DuVernay realized that as a Netflix series, people would be watching the four-part miniseries on a wide variety of screens, including smartphones. "This story was a chance for me to continue exploring how to capture skin tone with actors of color in dark spaces," she says. "I was really pushing myself in terms of the color grade. It was the work with Mitch Paulson (supervising digital colorist on several DuVernay projects, including A Wrinkle in Time) that was new, the furthering of playing with the image and seeing what it can do. We were asking, 'How far can you push an image before it breaks?'" For instance, she says, "the section of episode four where Korey Wise is in solitary. It’s shot dark but then we put light in, and that forced the picture to break apart a little bit. It’s barely noticeable to some eyes, but on other screens, you can really see it. That’s important to us because when we’re talking about Netflix, we’re talking about no uniformity of screens, right? It’s gonna look different to someone with an old TV, as opposed to somebody who bought one this year or last year. This is a consideration filmmakers have to really pay attention to now."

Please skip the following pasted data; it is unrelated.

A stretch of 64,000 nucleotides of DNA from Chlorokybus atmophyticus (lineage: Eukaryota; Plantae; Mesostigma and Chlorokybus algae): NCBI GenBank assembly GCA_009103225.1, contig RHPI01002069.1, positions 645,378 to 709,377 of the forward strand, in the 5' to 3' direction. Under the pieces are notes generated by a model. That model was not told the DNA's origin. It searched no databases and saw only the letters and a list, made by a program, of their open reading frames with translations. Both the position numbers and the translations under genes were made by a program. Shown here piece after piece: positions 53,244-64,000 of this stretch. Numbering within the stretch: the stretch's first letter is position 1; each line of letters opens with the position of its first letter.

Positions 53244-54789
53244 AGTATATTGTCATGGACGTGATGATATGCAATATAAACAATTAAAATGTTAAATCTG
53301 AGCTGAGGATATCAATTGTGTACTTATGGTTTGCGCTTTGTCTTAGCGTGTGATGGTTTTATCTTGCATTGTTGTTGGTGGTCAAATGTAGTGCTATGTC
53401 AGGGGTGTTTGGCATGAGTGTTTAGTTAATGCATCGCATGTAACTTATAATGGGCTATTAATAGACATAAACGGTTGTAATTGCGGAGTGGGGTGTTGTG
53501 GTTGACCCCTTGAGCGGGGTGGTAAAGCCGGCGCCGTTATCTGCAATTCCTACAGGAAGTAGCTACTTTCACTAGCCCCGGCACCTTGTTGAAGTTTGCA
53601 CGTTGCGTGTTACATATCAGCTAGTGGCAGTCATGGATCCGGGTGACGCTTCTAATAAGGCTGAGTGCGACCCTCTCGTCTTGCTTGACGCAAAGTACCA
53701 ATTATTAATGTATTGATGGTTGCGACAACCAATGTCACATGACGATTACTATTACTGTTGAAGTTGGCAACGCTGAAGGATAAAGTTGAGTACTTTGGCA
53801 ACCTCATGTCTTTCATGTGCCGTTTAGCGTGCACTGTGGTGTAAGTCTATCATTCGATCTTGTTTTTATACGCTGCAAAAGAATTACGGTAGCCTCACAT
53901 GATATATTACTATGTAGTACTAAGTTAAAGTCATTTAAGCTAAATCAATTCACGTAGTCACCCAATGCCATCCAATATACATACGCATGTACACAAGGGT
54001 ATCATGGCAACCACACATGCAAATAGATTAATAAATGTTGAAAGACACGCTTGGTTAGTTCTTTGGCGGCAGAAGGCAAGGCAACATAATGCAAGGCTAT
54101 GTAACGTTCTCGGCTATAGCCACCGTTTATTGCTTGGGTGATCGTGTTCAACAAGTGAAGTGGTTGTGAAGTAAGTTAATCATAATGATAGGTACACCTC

TOPICS: When They See Us, Netflix, Ava DuVernay, Cinematography